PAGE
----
A world-class team is not about who is on the team, but rather what the team can do. Gostick and Elton discovered that six core traits defined breakthrough teams: (1) they dream ambitious goals; (2) they believe in one another and what the team can accomplish together; (3) they take calculated risks but (4) measure their results; (5) they persevere even when conflicts or challenges occur; and (6) they tell stories that illustrate what they’re trying to achieve.
Indeed, it is this last trait that, in my opinion, separates “The Orange Revolution” from the sea of business books out there. Stories are amazingly powerful and Gostick and Elton did a masterful job incorporating incredible stories into their book.
According to the authors, all breakthrough teams followThe Rule of 3 (p. 16):
Wow—Breakthrough teams commit to a standard of world-class performance.
No Surprises—All team members are accountable for openness and honest debate, and each knows what to expect from the others.
Cheer—Team members support, recognize, appreciate, and cheer others and the group on to victory.
But more than any other story, the one about Patrick Poyfair’s Arsenal Strikers (a second girl’s Double A soccer team created for girls who were told they weren’t good enough to be in the first soccer club) really touched me. It’s in the last chapter of the book so I don’t want to give the story away. Since my summary here won’t do the story any justice, I’ll just briefly say this: The power of cheering for one another transcends the workplace and into the home and our lives outside of work. It’s so inspiring to hear about breakthrough teams, but it is even more empowering to know that we can create and be a part of our own breakthrough teams.
Gostick & Elton (2010) showed that “soft” ideas such as recognition, goal setting, trust, etc. can “actually drive competency every bit as much as technical ability” (p. 45).
Summary: One of the best and most practical business books I have ever read. This is a book I would definitely take with me if I were stranded on an island somewhere and could only bring three books. Well written and witty, with amazing and uplifting stories to inspire and warm the heart. Gostick and Elton have done a wonderful job convincing me, “how one great team can transform an entire organization.” My highest recommendation!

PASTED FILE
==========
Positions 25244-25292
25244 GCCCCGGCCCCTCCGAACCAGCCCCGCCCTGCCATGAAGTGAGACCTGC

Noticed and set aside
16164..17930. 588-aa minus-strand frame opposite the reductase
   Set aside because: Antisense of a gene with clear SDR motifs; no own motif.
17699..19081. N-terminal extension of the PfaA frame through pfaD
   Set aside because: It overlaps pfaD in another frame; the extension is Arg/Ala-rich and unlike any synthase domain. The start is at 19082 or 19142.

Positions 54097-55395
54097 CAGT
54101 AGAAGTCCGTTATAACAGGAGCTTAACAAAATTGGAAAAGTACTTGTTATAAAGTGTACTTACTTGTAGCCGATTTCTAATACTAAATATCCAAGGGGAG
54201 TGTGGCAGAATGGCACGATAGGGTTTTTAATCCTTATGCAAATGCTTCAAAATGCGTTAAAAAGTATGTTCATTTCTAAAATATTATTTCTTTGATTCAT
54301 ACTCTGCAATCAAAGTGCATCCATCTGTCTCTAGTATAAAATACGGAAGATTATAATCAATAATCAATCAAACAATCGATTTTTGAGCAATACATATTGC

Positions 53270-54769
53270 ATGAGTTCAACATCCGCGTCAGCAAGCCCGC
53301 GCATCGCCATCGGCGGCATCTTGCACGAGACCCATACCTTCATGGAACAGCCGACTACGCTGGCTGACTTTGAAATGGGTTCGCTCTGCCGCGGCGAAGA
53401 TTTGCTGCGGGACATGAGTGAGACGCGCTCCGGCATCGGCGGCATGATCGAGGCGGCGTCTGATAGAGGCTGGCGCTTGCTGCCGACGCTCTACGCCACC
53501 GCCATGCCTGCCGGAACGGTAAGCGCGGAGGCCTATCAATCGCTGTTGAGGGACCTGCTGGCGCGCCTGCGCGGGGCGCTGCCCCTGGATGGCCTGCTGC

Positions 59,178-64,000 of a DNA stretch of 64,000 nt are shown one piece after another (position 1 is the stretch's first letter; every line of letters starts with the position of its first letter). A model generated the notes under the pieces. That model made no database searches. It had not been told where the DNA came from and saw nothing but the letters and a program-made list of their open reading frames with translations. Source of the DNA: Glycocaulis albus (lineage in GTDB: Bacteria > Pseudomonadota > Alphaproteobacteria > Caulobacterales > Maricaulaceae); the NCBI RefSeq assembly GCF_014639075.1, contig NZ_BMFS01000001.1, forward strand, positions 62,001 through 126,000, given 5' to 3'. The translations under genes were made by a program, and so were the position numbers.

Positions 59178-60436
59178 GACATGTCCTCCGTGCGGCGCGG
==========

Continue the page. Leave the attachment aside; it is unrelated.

According to the American Society for Training & Development, U.S. organizations spent about $171.5 billion on employee learning and development in 2010. But what good does it do a company if the very workers the organization spent money on to train will quit and take their newly acquired training with them?
I came across an article in the Wall Street Journal titled, “When Training Leads to Turnover” and found it interesting. However, it’s important to note that the title is a bit misleading since training (by itself) does not lead to turnover. Rather, it’s the idea that without an opportunity to advance/move up in a company, employees (even those who have received training) are more likely to leave compared to those who have opportunities to advance in the organization. As Silverman later clarified in the WSJ article, “employee turnover can increase after training if a company fails to also provide career development and opportunities to get ahead.”
Kraimer, Seibert, Wayne, Liden, and Bravo (2011) discovered that employees who’ve been trained by their company will leave if they do not see any chance to advance. On the other hand, workers who see a career opportunity within the organization will stick around. Thus, it would have been more fitting to label the WSJ article “When Lack of Career Advancement Leads to Turnover.” But then that wouldn’t be as eye-catching. In fact, the research study the WSJ cited is titled, “Antecedents and outcomes of organizational support for development: The critical role of career opportunities.” Note the last part of the title, “The critical role of career opportunities.”
Training does not occur in a vacuum and, by itself, is not enough to retain employees, if those employees do not see career opportunities in their future.